Managing a business on historical data is like trying to drive a car by watching the line in the rear-view mirror.
… and, of course, the terrifying collateral of that observation is that historical data is all we have. Nobody has yet found a way to sample the future. Tribus isn’t saying “Don’t do it!” He’s saying “We can do no other … and isn’t it scary!”
We can make predictions and forecasts. We have to, to steer the car. Tribus’s mental image acts as a potent reminder of the subliminal philosophical commitment management makes in running a business. It exposes the fragility of our foresight.
The problem Tribus articulates has a distinguished history. In 1703, Jacob Bernoulli wrote to Gottfried Leibniz, perhaps having had the idea of making money out of life insurance. Both men had been investigating games of chance with cards and dice. Both had started to formulate some early tentative probabilistic analyses of such games. No doubt, the advantages of having the calculating edge had crossed their respective minds. Bernoulli asked whether their elementary statistical tools could be used, on the basis of historical data, to calculate the probability of (say) a man aged 20 outliving a man aged 60. Leibniz was pessimistic.
Nature has established patterns originating in the return of events but only for the most part. New illnesses flood the human race, so that no matter how many experiments you have done on corpses, you have not thereby imposed a limit on the nature of events so that in the future they could not vary.
Leibniz had realised that our past experience is the aggregate of a system of interacting causes. Nothing in the data alone can guarantee that the factors that act in the future will be only those causes represented in the historic data.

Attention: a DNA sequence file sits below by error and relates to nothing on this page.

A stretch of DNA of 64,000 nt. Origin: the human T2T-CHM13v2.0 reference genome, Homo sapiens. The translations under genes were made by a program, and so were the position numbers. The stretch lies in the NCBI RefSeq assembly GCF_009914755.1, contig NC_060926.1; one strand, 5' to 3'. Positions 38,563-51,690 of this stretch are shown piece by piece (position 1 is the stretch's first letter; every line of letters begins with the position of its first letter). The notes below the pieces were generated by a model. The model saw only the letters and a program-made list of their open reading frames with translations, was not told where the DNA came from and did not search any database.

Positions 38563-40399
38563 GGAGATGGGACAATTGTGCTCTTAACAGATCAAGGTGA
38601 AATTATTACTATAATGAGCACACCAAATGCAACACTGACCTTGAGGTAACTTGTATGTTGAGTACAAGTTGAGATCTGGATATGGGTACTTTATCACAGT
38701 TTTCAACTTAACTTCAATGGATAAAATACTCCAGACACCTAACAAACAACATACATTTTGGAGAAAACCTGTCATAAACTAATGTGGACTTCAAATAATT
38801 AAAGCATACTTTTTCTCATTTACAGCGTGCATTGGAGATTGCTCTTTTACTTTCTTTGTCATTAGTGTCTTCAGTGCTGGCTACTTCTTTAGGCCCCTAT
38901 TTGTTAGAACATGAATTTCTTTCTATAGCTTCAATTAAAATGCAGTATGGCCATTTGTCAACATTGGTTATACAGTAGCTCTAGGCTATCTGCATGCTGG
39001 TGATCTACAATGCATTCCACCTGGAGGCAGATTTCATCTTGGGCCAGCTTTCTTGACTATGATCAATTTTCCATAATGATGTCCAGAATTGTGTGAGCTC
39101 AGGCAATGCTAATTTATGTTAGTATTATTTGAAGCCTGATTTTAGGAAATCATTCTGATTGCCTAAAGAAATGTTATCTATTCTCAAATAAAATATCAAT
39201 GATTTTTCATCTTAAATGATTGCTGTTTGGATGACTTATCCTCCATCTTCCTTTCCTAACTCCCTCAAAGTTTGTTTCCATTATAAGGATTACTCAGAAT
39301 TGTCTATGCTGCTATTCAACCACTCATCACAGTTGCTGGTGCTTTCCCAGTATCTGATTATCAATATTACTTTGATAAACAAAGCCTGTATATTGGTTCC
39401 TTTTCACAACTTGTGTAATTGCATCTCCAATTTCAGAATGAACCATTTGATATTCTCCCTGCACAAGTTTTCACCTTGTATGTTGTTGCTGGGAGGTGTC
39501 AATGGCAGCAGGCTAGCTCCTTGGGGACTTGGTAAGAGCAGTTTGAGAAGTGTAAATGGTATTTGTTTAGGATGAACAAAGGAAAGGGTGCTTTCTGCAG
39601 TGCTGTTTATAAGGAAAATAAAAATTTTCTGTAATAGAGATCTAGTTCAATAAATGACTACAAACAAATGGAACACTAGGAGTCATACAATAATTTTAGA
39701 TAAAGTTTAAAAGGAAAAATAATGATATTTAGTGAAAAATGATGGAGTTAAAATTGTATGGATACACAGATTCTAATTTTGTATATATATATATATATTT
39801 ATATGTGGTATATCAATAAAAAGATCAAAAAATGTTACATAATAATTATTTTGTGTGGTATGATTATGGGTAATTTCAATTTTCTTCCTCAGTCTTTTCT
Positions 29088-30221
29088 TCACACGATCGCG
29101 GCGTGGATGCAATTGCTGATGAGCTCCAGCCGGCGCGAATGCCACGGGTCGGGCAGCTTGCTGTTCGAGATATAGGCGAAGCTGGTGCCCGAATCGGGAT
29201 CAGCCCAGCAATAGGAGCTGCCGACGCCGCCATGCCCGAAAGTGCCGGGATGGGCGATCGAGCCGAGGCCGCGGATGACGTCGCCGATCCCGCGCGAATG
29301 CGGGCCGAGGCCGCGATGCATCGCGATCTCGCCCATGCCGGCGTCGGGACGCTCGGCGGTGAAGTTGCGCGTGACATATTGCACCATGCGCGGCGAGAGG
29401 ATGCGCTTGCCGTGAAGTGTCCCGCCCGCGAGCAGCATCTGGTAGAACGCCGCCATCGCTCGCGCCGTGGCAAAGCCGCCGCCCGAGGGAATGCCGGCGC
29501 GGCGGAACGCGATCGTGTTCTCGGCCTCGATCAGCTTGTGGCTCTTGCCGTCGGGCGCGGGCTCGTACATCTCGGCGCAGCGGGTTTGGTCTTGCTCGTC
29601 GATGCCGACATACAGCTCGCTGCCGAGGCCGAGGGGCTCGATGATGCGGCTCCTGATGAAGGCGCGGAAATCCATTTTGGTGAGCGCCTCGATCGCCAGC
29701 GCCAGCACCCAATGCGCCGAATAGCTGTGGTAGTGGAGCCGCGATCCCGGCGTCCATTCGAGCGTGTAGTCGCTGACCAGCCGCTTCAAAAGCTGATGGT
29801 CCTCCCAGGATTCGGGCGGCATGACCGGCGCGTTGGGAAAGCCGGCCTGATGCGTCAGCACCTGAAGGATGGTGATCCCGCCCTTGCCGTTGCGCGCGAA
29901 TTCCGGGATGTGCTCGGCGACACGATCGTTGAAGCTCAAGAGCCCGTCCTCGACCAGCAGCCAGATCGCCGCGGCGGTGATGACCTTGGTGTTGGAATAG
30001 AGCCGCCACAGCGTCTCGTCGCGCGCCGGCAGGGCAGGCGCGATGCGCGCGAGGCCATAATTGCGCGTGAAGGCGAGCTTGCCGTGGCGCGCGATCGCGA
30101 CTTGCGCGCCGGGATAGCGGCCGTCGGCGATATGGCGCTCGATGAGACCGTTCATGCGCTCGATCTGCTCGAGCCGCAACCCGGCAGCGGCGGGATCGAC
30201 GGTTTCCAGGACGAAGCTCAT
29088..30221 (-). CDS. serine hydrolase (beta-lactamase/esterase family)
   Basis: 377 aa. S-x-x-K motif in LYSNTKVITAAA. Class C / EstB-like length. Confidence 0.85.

Scottish philosopher David Hume was much troubled by the problem at a fundamental level. When it came to the question of scientific law, how could a belief in the continued uniformity of nature be justified? Hume’s 1740 solution was that our minds have an efficient faculty for judging when the past is likely to be a good predictor of the future, and when not.
Hume’s analysis was reconsidered by mathematician John Maynard Keynes in 1921. Keynes emphasised that simply characterising the historic cause system may be inadequate to predict the future. He later coined the phrase “uncertain knowledge”.
By “uncertain” knowledge … I do not mean merely to distinguish what is known for certain from what is only probable. The game of roulette is not subject, in this sense, to uncertainty … The sense in which I am using the term is that in which the prospect of a European war is uncertain, or the price of copper and the rate of interest twenty years hence, or the obsolescence of a new invention … About these matters there is no scientific basis on which to form any calculable probability whatever. We simply do not know!
What Keynes emphasised was that some committed belief in historical continuity is necessary to make even a probabilistic prediction about the future. Unless the same cause system continues to act, the future is unknown. If the cause system endures, we can forecast, at least a little way into the future, though usually in no more than a probabilistic way.
That all seems fairly pessimistic. However, our instincts suggest that Hume was at least half right. We do make successful forecasts in many cases. Life would be impossible if we couldn’t. We can also identify problems where historical data may not be much use to us. Driving a mountain pass on the rear view mirror would be folly. We are also keenly aware that there are many situations where our forecasts are tentative. There are sundry futures where we predict with a compromised confidence.
The first steps towards placing this on a formal foundation were taken in 1924 by British logician William Ernest Johnson, a tutor of Keynes. In Volume III of his work Logic he introduced the idea of exchangeability. Data is exchangeable if we come to an identical (probabilistic) conclusion no matter how we reorder the data. In other words, future samples behave like earlier samples. In the late 1920s, Italian philosopher Bruno de Finetti championed the concept of exchangeability and gave it an exact mathematical definition.
Exchangeability is certainly something over which we have to exercise a Humian judgment. We cannot derive it mechanistically just from historical data. We may know of, or fear, imminent changes to the cause system. We may be ignorant of them though they lie in wait. But it would be weird not to look at that historical data. If the earlier half of the available data alone would have led us to act differently from the latter half then the data is not exchangeable, even within its own historical context. Unless we can account confidently for the difference, all hopes of forecasting are ruined.